The Need to Get Proactive in the Fight Against Ransomware

Written by: Martin Jones @ LAN3 | April 15, 2016

Ransomware attacks are more than just a nuisance. They can impact negatively on productivity across a business and question whether we can ever escape the threat of a ‘zero-day’ attack.

The recent hit to three hospitals in the US only serves to highlight the very real threat to any form of business that cannot afford network downtime (and are as a result, more likely to pay the ransom to get back up and running). It only takes one staff member to open an infected attachment before it travels swiftly across the network, locking up computers and file servers, rendering them hostage to the hackers.

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It is important to remember that the attack on the US hospitals is not an isolated incident. Thinking back to January, Lincolnshire County Council were in much the same situation. As a result of a ransomware attack, all IT systems were taken down, affecting them for days with the added embarrassment of a very public impact on their reputation.

Many are predicting that the number of ransomware attacks will grow in 2016. In fact, a report from McAfee Labs suggests that advanced software is making it easier to threaten a wider range of data and as a result hackers can turn their attention to more companies.

The prominent question now, is not whether a business can avoid becoming a target, but how they can prevent infection or limit the effects.

Traditional antivirus comes with its own problems, from slowing down devices to finding only a small proportion of viruses. However, many will stick with it as box-ticking exercise and necessary evil, in the hope that it will help them to avoid an attack.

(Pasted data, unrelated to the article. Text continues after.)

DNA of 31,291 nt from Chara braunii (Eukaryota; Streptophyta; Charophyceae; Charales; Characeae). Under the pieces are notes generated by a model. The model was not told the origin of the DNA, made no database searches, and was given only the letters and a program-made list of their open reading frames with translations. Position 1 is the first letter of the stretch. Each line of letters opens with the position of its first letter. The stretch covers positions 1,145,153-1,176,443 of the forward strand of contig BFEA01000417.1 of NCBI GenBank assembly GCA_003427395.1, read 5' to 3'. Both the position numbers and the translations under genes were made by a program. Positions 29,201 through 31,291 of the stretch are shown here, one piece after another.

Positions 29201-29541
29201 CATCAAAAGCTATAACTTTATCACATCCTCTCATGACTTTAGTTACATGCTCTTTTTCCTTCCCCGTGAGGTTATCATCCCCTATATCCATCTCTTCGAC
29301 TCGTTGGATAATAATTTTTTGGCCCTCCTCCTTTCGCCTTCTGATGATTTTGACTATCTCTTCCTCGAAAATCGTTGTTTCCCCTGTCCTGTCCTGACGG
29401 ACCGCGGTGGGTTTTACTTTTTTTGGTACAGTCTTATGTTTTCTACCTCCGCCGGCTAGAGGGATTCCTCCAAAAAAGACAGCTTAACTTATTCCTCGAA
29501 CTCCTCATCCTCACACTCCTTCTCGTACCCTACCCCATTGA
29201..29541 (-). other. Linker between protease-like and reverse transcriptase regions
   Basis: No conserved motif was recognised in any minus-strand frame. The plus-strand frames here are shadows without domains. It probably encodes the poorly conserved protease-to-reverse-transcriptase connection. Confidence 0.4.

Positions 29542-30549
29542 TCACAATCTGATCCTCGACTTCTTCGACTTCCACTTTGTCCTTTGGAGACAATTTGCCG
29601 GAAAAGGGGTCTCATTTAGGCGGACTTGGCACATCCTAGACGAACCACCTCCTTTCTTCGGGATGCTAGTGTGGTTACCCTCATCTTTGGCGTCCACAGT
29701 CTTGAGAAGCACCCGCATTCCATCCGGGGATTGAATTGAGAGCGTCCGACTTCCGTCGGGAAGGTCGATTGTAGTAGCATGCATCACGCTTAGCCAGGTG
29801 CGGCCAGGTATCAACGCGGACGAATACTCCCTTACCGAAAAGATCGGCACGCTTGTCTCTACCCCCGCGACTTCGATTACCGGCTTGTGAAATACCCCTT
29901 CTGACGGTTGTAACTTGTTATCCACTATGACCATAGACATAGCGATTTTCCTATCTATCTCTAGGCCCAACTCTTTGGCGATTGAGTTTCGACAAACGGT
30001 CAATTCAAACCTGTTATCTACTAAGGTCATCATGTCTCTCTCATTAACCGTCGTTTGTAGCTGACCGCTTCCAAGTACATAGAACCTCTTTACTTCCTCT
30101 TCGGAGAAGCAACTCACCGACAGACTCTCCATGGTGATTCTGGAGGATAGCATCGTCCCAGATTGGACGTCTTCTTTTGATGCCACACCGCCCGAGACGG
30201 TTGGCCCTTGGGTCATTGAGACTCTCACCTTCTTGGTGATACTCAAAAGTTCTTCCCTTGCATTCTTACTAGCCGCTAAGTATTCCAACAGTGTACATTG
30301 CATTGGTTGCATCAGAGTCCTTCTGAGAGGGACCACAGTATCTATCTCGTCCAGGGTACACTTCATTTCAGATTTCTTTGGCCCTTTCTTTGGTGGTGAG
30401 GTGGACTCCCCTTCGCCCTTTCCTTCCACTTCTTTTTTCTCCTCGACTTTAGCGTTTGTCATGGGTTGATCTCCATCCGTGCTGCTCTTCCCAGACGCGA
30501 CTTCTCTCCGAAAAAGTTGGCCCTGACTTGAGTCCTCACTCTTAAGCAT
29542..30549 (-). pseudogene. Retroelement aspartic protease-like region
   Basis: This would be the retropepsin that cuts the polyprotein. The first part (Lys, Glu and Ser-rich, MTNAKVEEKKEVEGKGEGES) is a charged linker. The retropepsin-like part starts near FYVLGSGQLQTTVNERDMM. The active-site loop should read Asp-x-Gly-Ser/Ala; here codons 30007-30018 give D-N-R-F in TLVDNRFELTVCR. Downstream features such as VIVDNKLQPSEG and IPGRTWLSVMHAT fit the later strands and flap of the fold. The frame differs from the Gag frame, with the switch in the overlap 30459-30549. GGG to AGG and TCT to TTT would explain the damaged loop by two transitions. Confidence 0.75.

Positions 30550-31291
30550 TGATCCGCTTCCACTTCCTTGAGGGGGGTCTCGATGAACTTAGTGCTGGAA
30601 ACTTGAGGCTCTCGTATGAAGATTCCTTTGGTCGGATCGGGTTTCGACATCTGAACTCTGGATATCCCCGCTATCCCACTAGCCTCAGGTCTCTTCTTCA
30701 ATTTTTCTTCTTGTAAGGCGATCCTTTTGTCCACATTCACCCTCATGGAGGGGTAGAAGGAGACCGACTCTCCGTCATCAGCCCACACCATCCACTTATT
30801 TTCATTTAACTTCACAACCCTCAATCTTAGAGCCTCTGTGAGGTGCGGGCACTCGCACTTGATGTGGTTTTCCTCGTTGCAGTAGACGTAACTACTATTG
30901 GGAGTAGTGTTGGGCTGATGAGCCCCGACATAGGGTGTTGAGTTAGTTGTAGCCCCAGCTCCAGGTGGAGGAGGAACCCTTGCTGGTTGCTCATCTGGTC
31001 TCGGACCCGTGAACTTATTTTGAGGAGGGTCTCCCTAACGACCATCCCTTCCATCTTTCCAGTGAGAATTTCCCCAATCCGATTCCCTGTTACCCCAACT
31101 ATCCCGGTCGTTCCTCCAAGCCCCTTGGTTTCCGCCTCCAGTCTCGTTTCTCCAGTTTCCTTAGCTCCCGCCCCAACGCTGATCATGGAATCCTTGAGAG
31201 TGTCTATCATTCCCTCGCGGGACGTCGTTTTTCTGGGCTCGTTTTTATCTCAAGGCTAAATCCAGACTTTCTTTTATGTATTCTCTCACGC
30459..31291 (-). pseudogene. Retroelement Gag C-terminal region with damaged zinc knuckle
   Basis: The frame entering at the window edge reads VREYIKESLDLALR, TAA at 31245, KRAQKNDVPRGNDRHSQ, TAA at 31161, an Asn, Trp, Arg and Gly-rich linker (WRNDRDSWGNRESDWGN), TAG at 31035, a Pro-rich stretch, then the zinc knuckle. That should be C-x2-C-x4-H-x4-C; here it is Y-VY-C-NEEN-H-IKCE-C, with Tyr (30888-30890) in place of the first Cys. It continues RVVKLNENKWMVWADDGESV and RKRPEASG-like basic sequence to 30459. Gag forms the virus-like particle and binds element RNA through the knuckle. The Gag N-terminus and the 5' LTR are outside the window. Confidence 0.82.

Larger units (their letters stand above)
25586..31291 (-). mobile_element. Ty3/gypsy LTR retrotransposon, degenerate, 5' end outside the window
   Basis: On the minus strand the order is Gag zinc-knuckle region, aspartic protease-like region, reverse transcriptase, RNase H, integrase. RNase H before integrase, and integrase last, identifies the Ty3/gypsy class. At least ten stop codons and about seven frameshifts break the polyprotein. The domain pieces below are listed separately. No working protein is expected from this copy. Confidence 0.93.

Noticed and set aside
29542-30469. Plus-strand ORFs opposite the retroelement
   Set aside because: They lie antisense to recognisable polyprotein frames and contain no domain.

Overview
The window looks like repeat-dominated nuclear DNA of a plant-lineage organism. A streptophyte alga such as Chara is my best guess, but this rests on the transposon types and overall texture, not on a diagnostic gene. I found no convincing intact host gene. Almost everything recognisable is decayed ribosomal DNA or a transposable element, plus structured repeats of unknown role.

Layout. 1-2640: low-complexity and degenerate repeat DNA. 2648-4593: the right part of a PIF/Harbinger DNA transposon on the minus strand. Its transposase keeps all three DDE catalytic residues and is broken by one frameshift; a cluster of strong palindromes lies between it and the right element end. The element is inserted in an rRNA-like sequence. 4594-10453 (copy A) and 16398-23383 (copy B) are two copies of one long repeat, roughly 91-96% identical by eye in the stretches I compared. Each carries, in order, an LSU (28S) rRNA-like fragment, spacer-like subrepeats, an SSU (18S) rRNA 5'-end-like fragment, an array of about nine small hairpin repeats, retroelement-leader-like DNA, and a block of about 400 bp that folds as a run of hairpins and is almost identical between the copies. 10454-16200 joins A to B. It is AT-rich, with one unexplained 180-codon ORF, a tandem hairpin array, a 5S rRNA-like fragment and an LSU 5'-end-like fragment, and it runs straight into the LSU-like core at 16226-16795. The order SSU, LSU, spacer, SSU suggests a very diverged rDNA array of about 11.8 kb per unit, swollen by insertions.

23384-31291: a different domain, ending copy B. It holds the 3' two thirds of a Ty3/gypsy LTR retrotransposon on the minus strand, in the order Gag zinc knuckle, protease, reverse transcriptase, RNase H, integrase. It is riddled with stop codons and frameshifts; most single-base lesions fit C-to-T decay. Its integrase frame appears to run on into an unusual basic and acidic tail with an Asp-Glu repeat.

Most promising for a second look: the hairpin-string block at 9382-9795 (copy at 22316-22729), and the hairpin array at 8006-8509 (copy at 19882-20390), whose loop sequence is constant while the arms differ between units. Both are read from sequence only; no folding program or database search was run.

But traditional AV doesn’t work. When weighing up the options for protection against ransomware, there is a very exciting alternative proposition that has now matured into a very efficacious solution. Using technologies that permit malware to execute in order to detect and respond is an unnecessary approach.

‘Next Generation’ end-point malware detection and prevention is now rising to prominence in the UK. Early adoption of such technologies is vital to prevent establishments being held hostage.

By using artificial intelligence, it is possible to identify and prevent known and unknown threats from ever executing or impacting your endpoints. By using predictive mathematics, the need for daily updates is relinquished. That means no daily scans, and no hit to CPU performance. After installation, it will carry out a one-off check on all existing files for malware, not having to wait for it to fire, in order to discover it.

I have been involved in the technology sales industry since the mid 90's and have scarcely been more excited about the emergence of a new technology. My reaction to Cylance has been mirrored by almost everyone I have spoken to about the technology..."That's too good to be true!"  So we tested it!

We have removed AV from our own network and have been running Cylance on all our endpoint devices (and servers!) since the start of this year and have been delighted by the results.

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